What juices should be avoided during pregnancy?

Pregnancy is an exciting time, but it also requires some adjustments to your normal routine. One area that needs special attention is your diet, including the beverages you consume. While juices can be a nutritious choice, there are some types that should be limited or avoided altogether when you’re expecting.

Why pay attention to juices during pregnancy?

Here are some key reasons to carefully consider which juices to drink when pregnant:

  • Some juices may contain ingredients or bacteria that could be harmful to your developing baby.
  • Fruit and vegetable juices impact your daily allotment for carbs and sugar, which need to be monitored.
  • Juices affect your hydration status and nutrient intake.
  • The ingredients in juice can interact with medications you may take during pregnancy.

Consulting with your doctor and being choosy about juice sources and contents is important to protect your health and your baby’s development.

Juices to avoid during pregnancy

Here are some juices that should generally be avoided or limited during pregnancy:

Unpasteurized juice

Unpasteurized juice, often called fresh-squeezed juice, has not been heat treated to kill harmful bacteria. Consuming unpasteurized juice may expose you and your baby to foodborne illnesses like salmonella, E. coli, and listeria.

Stick to pasteurized juices or thoroughly wash and cook produce when making homemade juices to minimize the risk.

Green juices with alfalfa sprouts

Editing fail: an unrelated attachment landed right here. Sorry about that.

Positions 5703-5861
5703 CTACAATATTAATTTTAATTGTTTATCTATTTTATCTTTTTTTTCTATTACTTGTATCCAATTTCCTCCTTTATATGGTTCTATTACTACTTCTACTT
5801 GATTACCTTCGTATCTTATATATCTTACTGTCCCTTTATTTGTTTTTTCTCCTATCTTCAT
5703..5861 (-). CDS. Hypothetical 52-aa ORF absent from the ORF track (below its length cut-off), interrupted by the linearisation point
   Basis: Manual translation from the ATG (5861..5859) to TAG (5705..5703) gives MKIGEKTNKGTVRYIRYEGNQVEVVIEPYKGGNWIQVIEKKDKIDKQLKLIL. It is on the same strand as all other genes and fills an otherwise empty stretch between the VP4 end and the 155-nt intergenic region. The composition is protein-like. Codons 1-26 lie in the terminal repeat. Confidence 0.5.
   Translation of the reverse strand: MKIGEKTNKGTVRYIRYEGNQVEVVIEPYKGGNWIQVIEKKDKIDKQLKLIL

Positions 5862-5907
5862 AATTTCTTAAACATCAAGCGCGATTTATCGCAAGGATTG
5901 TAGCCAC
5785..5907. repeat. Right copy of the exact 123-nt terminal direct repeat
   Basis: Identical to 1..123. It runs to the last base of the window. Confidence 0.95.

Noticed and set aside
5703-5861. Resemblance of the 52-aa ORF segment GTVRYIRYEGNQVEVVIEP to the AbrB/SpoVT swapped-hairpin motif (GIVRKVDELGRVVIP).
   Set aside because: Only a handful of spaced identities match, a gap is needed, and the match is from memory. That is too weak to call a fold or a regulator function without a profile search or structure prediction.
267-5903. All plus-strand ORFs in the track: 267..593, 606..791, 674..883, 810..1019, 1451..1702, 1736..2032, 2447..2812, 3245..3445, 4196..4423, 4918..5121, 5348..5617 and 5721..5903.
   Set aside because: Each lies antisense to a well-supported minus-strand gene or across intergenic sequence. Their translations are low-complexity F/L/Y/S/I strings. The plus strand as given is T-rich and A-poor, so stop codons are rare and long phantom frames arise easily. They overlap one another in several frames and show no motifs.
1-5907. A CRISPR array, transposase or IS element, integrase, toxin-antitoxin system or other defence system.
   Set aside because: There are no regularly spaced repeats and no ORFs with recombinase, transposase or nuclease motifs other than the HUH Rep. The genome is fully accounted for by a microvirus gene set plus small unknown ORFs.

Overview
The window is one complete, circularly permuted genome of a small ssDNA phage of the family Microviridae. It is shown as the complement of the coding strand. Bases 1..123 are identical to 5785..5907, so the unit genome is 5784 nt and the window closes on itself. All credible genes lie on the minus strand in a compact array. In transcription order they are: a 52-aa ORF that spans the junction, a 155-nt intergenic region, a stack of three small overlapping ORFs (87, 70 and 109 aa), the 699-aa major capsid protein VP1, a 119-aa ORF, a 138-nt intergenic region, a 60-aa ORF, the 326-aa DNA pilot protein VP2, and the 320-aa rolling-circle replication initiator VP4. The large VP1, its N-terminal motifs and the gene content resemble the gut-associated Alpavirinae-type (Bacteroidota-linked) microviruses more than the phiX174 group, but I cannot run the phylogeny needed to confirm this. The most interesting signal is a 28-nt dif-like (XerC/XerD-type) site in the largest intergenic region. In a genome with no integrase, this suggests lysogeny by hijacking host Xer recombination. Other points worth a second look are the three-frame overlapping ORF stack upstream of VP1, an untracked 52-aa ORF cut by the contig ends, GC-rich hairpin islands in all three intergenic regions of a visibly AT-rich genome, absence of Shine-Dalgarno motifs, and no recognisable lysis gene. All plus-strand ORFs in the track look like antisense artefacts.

Alfalfa sprouts may harbor salmonella and E. coli bacteria and should be avoided in green juices and other foods during pregnancy. Other raw sprouts like mung bean and broccoli sprouts are also best avoided.

Aloe vera juice

Aloe vera juice may stimulate uterine contractions, which can cause preterm labor. It’s best to avoid drinking it when expecting.


The fermentation process of kombucha may introduce harmful bacteria like listeria. Pasteurized kombucha may be safer but should still be limited since kombucha is acidic.

Juices high in sugar

Fruit juices like orange, apple, grape and pineapple juice tend to be high in natural sugars. Consuming too much sugar during pregnancy can increase your risk for excess weight gain and gestational diabetes.

Limit high-sugar juices to no more than 4-6 ounces per day as part of a balanced diet.

Juice cleanses or detoxes

Juice cleanses and detox diets restrict your diet to only juice for several days. This provides inadequate calories, protein, vitamins, and minerals for a healthy pregnancy.

Avoid detoxes and extreme juicing programs when pregnant or trying to conceive.

Low-risk juices

Here are some healthy juice options to include during pregnancy:

Vegetable juices

Fresh vegetable juices like tomato, carrot, beet, cucumber, and celery can provide nutrients like vitamin C, folate, and potassium. Focus on low-sugar veggies and limit high-glycemic ones like carrots and beets.

Pasteurized fruit juices

Pasteurized cranberry, pomegranate, peach, pear, and grape juices offer benefits like antioxidants and hydration. But limit to 4-6 ounces per day due to the natural sugar content.